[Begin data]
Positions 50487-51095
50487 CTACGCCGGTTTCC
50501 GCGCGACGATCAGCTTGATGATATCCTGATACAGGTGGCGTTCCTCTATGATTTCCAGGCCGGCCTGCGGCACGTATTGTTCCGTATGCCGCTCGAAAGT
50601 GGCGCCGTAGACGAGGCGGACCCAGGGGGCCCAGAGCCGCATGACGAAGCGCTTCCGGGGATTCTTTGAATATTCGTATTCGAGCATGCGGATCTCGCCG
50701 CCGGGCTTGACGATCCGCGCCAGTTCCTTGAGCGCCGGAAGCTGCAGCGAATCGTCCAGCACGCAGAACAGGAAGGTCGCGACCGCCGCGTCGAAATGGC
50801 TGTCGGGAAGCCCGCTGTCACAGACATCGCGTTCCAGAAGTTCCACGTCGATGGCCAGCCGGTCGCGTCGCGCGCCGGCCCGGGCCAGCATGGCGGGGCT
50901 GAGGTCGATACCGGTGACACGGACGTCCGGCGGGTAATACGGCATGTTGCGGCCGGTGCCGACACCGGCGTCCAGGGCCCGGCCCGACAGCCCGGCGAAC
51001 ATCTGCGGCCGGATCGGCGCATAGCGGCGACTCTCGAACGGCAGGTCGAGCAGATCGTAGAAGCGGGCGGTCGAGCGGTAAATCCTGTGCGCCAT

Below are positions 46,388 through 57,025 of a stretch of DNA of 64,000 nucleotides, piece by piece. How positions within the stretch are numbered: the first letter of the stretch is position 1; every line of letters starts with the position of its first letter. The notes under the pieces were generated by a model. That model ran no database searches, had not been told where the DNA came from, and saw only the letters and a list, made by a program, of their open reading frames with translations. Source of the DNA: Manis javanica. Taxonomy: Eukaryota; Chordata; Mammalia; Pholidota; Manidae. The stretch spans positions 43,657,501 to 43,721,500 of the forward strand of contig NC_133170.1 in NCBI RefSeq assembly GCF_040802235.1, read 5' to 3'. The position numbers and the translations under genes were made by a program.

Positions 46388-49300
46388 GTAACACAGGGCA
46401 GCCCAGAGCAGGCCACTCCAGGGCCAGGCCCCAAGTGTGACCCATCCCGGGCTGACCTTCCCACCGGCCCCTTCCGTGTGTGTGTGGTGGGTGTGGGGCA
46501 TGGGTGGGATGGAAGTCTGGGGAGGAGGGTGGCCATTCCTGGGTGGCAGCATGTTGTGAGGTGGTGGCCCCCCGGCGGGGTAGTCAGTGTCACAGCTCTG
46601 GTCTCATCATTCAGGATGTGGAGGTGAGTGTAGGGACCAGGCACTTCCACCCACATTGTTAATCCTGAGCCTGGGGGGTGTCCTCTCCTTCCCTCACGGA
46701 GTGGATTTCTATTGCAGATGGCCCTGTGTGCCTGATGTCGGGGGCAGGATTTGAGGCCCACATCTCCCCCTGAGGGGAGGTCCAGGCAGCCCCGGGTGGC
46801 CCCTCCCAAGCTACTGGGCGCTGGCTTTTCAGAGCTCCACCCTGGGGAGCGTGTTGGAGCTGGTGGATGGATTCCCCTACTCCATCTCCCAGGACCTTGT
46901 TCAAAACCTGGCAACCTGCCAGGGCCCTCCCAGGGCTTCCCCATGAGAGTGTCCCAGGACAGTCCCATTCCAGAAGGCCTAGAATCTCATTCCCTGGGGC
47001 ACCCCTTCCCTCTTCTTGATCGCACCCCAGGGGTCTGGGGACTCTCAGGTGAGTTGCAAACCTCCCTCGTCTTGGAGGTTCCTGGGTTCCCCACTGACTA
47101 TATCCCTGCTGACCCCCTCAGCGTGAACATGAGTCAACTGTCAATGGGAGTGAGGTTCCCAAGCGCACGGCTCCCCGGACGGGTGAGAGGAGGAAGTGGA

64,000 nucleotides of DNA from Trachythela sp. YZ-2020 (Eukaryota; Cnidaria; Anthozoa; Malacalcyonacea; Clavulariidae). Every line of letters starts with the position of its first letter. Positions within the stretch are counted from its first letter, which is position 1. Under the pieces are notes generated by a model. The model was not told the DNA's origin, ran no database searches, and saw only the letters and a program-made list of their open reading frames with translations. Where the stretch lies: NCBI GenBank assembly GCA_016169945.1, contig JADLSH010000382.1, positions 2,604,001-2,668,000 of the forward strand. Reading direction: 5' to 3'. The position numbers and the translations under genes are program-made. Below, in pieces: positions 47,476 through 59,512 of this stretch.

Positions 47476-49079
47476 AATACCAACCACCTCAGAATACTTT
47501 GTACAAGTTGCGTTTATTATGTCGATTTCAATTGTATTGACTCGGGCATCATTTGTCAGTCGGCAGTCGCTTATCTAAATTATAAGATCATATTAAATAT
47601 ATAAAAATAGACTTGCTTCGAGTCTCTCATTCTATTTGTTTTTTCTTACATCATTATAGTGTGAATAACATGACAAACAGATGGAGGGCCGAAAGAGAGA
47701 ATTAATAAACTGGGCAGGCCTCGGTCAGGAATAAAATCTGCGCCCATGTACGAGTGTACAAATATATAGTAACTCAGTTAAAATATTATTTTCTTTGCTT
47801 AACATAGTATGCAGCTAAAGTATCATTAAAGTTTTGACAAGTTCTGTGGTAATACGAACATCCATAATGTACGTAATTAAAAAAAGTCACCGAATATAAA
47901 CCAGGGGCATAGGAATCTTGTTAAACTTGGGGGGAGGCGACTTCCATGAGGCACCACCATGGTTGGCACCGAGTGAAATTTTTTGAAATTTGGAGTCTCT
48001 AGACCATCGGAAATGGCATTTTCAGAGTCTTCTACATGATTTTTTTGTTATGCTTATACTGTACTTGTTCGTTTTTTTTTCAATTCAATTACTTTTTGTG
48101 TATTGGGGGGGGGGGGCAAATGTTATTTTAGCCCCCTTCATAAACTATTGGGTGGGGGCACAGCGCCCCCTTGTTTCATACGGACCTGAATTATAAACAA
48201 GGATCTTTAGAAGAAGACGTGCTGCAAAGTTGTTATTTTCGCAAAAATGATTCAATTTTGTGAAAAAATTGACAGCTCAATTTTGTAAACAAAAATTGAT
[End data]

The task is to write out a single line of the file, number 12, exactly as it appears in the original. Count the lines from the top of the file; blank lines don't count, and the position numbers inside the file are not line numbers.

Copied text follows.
46401 GCCCAGAGCAGGCCACTCCAGGGCCAGGCCCCAAGTGTGACCCATCCCGGGCTGACCTTCCCACCGGCCCCTTCCGTGTGTGTGTGGTGGGTGTGGGGCA